“If the U.S. attacks Iran, each of America’s states will face a crisis the size of Katrina”, he said, referring to the massive hurricane which hit the southern coast of the United States. “The smallest mistake by America in this regard will result in every single state in that country turning into a disaster zone”.
“How could the White House, which is impotent in the face of a storm and a natural disaster, enter a military conflict with the powerful Islamic Republic of Iran, particularly with the precious experience that we gained in the eight-year war with Iraq?” he said."
Indeed. There it is in a nutshell. Mother Nature has peeled back the curtain on a regime in Washington more concerned with staying in power and overall cronyism than it is in doing the job of upholding American security. They are no more interested in winning this War on Terror than they are in ceasing our dependence on oil. If anyone in Washington were even remotely serious about the War on Terror, Riyadh and Tehran would be parking lots right now and Cindy Sheehan would be haranguing Bush about when he's bringing the boys home from Saudi Arabia and Iran.
Don't get me wrong; the Democrats are no better and if they were in power now I'd be saying the same thing. In the immortal words of Lewis Black, "The only difference between a Democrat and a Republican is that a Democrat sucks and a Republic blows."
We as a country have distanced ourselves from the gravity of the danger that is still threatening us. We have forgotten what 9/11 means and the first people to forget were our elected officials on both sides of the aisle. As long as our two-party system puts power ahead of security then we will remain exposed to the bevy of danger lurking in the sands of the Arab desert.
On Katrina, the mainstream media has been echoing the phrase, "playing the blame game," for the past week or so. I'm in agreement with one of my fellow friends and writers when he says, "...I want to punch someone whenever I hear the words “blame game.” “On Katrina, the War in Iraq, 9/11 and whatever else is on the horizon, if you want to cast blame, first blame yourself. It's our jobs as Americans to keep an eye on our elected officials to make sure they aren't doing their jobs like African strongmen. We aren't doing that. Those of us that do pay attention would rather fight each other over our respective ideologies.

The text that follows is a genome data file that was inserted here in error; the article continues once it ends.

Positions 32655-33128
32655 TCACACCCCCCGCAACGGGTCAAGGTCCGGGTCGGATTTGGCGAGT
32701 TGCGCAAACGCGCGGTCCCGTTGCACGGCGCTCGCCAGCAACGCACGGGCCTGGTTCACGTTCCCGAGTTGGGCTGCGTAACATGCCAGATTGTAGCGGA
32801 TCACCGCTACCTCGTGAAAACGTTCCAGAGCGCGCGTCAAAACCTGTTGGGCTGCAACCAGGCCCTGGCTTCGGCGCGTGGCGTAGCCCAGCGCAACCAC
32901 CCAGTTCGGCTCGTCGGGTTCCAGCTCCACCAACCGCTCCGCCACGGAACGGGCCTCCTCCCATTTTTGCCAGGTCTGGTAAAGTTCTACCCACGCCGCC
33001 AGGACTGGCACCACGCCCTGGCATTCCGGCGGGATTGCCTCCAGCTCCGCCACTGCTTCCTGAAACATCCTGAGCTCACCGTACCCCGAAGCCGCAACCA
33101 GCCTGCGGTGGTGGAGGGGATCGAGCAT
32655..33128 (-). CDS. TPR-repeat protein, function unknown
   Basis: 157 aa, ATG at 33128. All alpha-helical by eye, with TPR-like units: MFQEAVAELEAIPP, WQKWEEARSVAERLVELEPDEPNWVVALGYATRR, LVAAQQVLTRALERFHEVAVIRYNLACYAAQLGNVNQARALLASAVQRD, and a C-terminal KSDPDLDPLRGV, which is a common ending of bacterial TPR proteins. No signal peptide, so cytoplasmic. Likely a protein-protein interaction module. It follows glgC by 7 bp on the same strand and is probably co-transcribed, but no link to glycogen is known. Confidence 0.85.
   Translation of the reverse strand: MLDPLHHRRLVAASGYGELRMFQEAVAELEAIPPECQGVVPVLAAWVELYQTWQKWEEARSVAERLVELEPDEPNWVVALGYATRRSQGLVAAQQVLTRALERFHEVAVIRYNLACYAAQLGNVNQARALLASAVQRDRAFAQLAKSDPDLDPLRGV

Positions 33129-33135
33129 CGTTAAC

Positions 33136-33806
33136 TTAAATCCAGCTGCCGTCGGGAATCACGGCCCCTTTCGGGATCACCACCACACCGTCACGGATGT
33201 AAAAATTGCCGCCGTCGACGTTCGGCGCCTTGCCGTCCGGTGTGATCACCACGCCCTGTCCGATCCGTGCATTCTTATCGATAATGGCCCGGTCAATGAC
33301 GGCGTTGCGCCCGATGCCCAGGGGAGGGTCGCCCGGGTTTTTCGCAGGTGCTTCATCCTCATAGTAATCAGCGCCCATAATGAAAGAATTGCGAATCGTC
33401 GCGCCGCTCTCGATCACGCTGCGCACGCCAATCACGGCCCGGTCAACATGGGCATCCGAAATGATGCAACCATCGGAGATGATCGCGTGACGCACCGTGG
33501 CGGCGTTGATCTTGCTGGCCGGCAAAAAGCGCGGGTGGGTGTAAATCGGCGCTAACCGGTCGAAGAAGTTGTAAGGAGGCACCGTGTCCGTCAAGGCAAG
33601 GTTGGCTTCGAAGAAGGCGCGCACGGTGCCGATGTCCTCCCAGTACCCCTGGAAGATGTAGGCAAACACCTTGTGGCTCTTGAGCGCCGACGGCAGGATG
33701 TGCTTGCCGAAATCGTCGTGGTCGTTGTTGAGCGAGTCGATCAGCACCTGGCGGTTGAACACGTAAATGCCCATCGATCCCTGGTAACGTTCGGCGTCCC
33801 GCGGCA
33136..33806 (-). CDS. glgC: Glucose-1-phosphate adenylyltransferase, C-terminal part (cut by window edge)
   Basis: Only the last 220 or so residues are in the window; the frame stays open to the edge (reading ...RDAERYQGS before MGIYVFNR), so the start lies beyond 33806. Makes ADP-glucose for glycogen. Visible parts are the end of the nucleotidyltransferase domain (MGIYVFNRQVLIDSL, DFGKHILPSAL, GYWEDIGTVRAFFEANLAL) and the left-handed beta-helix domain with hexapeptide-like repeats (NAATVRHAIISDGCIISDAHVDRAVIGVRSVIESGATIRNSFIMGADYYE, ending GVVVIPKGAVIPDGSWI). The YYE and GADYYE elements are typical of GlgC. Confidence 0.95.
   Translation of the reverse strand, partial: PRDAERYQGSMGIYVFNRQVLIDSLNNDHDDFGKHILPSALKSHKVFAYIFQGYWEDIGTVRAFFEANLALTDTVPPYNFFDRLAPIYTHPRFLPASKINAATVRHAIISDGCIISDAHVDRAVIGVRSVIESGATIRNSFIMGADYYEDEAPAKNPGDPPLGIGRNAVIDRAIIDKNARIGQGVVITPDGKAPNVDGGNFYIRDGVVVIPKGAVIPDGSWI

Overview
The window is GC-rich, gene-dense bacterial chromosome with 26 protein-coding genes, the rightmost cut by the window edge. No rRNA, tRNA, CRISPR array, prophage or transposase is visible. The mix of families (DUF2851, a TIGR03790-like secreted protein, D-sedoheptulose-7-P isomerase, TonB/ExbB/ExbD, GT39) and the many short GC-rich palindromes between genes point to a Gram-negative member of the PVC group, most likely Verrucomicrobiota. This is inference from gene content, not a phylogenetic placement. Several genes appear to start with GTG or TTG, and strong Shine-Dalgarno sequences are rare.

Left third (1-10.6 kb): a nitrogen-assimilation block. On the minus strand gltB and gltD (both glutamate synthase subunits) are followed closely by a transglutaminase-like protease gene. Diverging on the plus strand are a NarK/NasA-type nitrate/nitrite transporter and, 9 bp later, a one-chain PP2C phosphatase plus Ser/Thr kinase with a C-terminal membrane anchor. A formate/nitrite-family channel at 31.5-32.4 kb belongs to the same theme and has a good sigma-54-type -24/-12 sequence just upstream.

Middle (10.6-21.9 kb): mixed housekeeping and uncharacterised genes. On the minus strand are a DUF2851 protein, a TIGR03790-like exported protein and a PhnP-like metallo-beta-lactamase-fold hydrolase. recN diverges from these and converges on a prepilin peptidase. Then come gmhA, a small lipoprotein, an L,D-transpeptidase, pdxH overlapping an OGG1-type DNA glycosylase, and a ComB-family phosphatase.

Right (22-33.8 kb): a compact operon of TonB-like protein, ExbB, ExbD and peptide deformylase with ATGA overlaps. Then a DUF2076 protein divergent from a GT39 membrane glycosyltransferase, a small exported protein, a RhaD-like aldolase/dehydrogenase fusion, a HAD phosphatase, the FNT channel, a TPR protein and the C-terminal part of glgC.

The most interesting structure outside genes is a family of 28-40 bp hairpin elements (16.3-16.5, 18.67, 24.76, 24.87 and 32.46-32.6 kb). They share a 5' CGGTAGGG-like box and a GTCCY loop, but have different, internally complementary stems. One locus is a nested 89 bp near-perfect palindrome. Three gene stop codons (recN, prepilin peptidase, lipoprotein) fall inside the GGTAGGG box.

Look, when it comes to social issues like abortion or even economic issues like free trade, I tend to lean conservative. However, when terrorists threaten to end or convert Western Civilization I'm an American first. Those of you who are loyal to your political party first rather than your country as a whole are complicit in this administrations or any others utter failure to do their jobs correctly.
The elected officials are awful too but we allow them to be so. We do not pay attention long enough to demand better intelligence that would stop another 9/11 from happening. As I see it, there's enough blame to go around. AS a matter of fact, if there's one thing binds us all together is that we are all guilty of not keeping our eyes on any of the balls. Apparently, the Revolutionary Guard of Iran has figured that out as well.
So as I reflect on September 11th, I still feel the hanger and the disappointment I felt as I saw the first Tower collapse into oblivion. I think about my life and how I've tried to cope with that day.
I'm not a professional writer. I'm still a social worker who works hard to make ends meet. I try to be there for my family and for my fiancé when they need me, which requires a weekly 4-hour drive from Miami to Tampa. By Sunday I'm ready to hide under whatever bed happens to be in the vicinity. Yet I still read book after book relevant to what's going on in today's global village. I attack my computer night after night looking for articles and offering my opinions because I think in some small way it helps. I'm moved from a profound sense of duty, which may just be hubris but what the hell, I don't know what more I can do. All I know is that I do it because I feel I have to. There's a small segment of us paying attention and yet look at what our elected officials have allowed to happen. Imagine what our country would like if people like myself gave up paying attention as well.